Anyway, a few nights after preparing a script some friends invited us out for dinner thereby giving me the first chance to run it by someone besides Jamey and the cats. “Don’t be nervous,” Jamey championed before heading out. “Just really get across what you want to do and how they might be able to help.” I nodded and began to mull over my script, getting more nervous the closer we got to the restaurant.
It had been a while since we saw our friends so I should’ve been excited to see them. Instead, I was sweating bullets and just waiting for the prerequisite, “So what are you looking to do, Qraig?” But this time, even though my innate shyness would certainly try to shut me down – I’d rebel and would answer concisely and confidently.
“Let’s get some wine,” I suggested. I needed something to calm my nerves.
The conversation and wine flowed. We talked about our friends’ recent trip overseas and about what sounded good on the menu. We ordered more wine. Jamey chatted about his job and one friend told us all about what was going on at his place of business. And then our other friend turned to me and asked, “So how’s your job search going?”
So, it wasn’t the same question I’d been preparing, but was basically similar. And my memorized script wasn’t set in stone. It would need to be geared toward certain audiences, cut apart, dissected, offered up in various ways and even improvised – but with my points still getting across. Again, why didn’t I pay more attention in “Intro to Acting” class?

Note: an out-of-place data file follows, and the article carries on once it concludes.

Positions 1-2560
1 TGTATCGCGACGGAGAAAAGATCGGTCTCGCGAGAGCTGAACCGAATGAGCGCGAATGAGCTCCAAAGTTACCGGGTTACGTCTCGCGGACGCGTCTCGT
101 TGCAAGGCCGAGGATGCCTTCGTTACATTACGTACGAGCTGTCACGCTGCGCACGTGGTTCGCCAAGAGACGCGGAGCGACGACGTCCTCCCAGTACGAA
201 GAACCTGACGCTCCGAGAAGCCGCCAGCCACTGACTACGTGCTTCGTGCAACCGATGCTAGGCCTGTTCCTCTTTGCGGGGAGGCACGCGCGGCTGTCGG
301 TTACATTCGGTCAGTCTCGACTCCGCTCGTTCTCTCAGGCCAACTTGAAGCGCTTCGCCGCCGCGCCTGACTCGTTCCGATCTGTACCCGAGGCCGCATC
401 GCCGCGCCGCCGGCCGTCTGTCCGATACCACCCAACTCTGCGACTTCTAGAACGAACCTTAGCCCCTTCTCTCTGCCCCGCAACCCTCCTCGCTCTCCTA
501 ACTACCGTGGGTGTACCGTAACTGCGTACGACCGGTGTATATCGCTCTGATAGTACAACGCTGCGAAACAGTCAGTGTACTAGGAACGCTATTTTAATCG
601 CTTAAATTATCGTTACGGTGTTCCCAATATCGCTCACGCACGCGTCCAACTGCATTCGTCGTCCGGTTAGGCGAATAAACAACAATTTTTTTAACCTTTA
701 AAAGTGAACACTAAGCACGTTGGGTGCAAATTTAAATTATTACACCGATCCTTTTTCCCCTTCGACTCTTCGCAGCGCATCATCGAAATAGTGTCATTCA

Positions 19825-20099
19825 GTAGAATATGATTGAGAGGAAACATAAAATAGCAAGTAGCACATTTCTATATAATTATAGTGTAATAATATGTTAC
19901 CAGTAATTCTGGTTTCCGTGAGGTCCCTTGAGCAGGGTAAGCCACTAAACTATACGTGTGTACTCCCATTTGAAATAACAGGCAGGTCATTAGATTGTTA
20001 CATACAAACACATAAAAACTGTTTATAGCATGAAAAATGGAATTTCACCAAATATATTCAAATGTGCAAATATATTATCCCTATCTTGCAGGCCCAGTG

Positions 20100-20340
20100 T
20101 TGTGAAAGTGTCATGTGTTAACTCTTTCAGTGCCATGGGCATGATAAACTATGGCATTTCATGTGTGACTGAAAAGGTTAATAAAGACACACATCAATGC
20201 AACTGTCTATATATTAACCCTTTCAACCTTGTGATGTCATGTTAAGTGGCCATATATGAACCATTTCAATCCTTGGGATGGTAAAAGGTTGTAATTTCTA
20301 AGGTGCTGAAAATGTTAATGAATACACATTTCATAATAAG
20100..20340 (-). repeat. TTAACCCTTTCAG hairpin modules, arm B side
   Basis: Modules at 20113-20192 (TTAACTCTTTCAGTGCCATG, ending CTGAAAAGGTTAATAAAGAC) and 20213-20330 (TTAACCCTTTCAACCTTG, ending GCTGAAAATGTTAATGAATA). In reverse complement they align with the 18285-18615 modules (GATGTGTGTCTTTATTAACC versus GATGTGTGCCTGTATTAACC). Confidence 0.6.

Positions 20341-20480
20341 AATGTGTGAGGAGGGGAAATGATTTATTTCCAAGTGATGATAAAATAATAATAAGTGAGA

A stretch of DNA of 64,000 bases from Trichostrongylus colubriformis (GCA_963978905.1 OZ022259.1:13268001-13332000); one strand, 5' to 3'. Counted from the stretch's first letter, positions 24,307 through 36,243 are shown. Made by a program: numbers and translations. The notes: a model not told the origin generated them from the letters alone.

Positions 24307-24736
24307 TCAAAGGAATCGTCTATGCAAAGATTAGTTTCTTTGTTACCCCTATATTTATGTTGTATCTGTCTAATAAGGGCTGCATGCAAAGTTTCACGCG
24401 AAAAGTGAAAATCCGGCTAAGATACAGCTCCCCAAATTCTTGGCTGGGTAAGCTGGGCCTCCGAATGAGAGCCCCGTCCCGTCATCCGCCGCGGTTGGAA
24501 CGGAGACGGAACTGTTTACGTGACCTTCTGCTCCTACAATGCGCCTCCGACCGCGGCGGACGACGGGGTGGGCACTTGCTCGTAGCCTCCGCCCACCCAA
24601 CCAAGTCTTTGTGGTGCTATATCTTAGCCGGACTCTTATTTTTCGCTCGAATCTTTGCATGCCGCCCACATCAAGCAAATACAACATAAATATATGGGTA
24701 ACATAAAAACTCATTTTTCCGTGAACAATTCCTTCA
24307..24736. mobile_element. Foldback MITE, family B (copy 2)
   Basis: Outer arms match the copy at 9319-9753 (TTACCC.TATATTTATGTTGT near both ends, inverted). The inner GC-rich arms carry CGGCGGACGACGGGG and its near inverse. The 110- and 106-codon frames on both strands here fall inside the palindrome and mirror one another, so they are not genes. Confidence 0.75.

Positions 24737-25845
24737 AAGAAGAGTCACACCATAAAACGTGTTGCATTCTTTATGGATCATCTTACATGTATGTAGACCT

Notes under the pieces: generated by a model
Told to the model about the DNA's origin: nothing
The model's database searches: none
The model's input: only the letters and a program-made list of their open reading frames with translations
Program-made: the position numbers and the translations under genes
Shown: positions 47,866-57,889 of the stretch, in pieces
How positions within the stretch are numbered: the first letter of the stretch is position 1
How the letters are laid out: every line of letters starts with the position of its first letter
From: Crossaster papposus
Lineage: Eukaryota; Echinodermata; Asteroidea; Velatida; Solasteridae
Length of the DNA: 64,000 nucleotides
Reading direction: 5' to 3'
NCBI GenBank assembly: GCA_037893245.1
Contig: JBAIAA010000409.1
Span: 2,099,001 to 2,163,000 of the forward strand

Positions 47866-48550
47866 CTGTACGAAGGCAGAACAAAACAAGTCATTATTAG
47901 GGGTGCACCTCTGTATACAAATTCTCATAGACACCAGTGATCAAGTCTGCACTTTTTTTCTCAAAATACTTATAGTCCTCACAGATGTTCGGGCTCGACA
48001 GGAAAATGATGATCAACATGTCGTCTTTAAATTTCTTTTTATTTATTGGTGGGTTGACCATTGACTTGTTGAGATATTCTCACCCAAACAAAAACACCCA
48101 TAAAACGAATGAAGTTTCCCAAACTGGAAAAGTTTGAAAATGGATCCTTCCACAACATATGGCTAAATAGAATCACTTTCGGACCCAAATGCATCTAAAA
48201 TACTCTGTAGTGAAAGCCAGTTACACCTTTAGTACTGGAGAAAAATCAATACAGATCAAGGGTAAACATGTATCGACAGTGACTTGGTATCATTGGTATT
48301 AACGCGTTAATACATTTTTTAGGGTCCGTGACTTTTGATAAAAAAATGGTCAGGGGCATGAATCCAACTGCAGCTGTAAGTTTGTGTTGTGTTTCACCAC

I smiled, took a sip of wine and began, “Well, thanks for asking. I’ve been looking very hard – really trying to network and get the word out there of what I’m capable of doing and what do I want to do.”
“And what do you want to do?”
There it was. The question I was ready for. After another gulp of wine, I plowed ahead and gave the speech that Jamey and my cats were so familiar with. It flowed out quite easily and even with a few stutters, sputters and hesitations, I caught my friends listening intently and nodding interestedly. Winding down, I took another gulp of wine.
My friends smiled as one of them said, “Well, if anything along those lines pops up at my job, I will definitely keep you in mind.” And with that, we proceeded to dig into our meals – and a few more glasses of wine.
On the way home, I thanked Jamey for giving a shy guy like me the idea to write a script. Having it really proved useful. Of course, all that wine I consumed probably helped a lot too.
Jamey and I have a few outings planned with friends over the next month or so. And there is also a family wedding on the horizon. It’s inevitable that someone is going to ask me ‘the question.’ Unlike in the past, I now have a secret weapon to use in getting over that shyness hurdle I once faced…and it’s not wine.
Unless the question comes up at the wedding reception. Then there might be a few glasses of wine helping me overcome my bashfulness. But, I will still remember my script and use it to my full advantage.
Qraig recently earned his MLIS from Rutgers University with a concentration in Digital Libraries. He is currently looking for a job. Ideally, he’d love to be the first billionaire librarian, but at this point he’d settle for anything where his skills and education can be utilized. Paid vacation time and health benefits wouldn’t hurt either.
Still a Jersey boy at heart (and will always be), Qraig currently resides in Manhattan where he spends much of his time watching ridiculously trite reality television, reading astonishingly atrocious autobiographies, writing preposterous prose and cleaning up after his two black cats. It’s truly a life of which dreams are made. He may be contacted at qdegroot at rutgers.edu.